Android has a built-in set of classes to support a concept called MediaSessions. By registering a MediaSession and supplying some metadata about the current track, a media app can allow its playback to be controlled by RemoteControlClients. These can take the form of lock screen controls, a third-party app or music controls on wearables. This latter option is something we wanted to look into more closely. We knew that our wearable app could be started by finding its icon on the wearable’s app launcher, but there was an issue pertaining to visibility. While looking through the wearable app launcher, we noticed apps we never knew we had on our wrist. We wanted users of 8tracks who use Android Wear to know that we had a wearable app and not have to discover it randomly in the app launcher. Google’s Play Music app managed to add extra actions to its music controls notification that let you change and rate tracks and we desperately wanted to do the same thing. The problem was that we couldn’t add actions using the methods described in the Wear Notification documentation because Android was controlling the media notification and we couldn’t manipulate it (we just gave Android track metadata and it automagically made the controls appear). After digging around on and off for weeks, we found a vague single reference to a constant in Google’s Universal Android Media Player (UAMP). Googling the constant gave two results: the UAMP reference and a nice piece of documentation on it:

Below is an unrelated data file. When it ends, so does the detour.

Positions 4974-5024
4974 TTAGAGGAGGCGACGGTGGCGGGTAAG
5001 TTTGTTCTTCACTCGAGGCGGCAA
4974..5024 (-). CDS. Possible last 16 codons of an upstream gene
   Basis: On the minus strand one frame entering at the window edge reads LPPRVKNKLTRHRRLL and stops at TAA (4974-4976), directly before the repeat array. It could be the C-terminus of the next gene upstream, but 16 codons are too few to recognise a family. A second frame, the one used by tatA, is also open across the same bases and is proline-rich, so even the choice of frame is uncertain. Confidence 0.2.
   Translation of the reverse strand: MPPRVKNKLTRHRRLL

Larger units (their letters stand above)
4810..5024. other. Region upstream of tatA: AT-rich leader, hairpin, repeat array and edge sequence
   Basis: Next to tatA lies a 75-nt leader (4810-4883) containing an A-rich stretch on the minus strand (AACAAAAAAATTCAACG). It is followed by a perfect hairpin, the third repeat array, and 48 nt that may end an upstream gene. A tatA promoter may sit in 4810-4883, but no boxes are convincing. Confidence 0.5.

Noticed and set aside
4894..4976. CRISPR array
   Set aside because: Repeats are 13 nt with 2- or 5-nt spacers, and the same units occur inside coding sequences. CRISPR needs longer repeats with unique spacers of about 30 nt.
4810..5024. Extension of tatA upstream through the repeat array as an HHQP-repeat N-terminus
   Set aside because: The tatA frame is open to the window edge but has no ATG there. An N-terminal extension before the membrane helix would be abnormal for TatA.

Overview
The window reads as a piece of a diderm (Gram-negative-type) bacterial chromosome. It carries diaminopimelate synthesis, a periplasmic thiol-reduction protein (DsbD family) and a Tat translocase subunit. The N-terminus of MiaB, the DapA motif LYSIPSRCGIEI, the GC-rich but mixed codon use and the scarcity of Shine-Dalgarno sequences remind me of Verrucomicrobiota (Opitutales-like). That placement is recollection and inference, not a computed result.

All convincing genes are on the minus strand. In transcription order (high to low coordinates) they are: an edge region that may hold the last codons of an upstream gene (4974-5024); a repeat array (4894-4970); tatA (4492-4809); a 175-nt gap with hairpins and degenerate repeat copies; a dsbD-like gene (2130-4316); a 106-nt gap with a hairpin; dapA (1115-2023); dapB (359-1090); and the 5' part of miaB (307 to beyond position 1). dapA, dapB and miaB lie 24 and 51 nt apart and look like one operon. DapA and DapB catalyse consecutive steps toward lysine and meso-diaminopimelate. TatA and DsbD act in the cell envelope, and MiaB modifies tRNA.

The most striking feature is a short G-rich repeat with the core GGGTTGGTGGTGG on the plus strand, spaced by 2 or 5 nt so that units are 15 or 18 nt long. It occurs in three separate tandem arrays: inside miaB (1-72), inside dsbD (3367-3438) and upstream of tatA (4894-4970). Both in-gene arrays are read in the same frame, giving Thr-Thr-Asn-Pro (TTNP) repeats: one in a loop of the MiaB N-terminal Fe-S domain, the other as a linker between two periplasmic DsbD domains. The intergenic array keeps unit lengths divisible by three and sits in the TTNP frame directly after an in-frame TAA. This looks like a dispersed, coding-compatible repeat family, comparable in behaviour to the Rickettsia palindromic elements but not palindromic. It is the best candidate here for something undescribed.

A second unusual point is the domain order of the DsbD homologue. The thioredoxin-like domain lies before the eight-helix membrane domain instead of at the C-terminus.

PlaybackState.CustomAction.Builder actionBuilder = new PlaybackState.CustomAction.Builder(action, name, icon); Bundle actionExtras = new Bundle(); actionExtras.putBoolean(MediaControlConstants.EXTRA_CUSTOM_ACTION_SHOW_ON_WEAR, true); actionBuilder.setExtras(actionExtras);
Copying the code across helped us add our own “Explore” action to our music controls that gets you straight into the wearable app! Score!
Square device frame – Cyril Mottier
Round device frame – Daniele Bonaldo